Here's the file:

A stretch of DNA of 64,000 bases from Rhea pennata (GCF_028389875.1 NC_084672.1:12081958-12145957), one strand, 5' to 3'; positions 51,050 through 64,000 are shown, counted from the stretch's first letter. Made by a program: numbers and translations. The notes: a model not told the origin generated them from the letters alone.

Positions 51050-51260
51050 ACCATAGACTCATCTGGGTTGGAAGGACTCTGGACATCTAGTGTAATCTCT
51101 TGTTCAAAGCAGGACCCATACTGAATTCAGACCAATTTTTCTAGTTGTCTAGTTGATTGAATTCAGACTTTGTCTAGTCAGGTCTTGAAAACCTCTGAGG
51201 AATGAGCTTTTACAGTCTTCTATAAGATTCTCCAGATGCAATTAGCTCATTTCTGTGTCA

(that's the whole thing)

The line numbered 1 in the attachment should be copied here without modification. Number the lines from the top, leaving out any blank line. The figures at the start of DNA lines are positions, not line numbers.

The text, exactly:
A stretch of DNA of 64,000 bases from Rhea pennata (GCF_028389875.1 NC_084672.1:12081958-12145957), one strand, 5' to 3'; positions 51,050 through 64,000 are shown, counted from the stretch's first letter. Made by a program: numbers and translations. The notes: a model not told the origin generated them from the letters alone.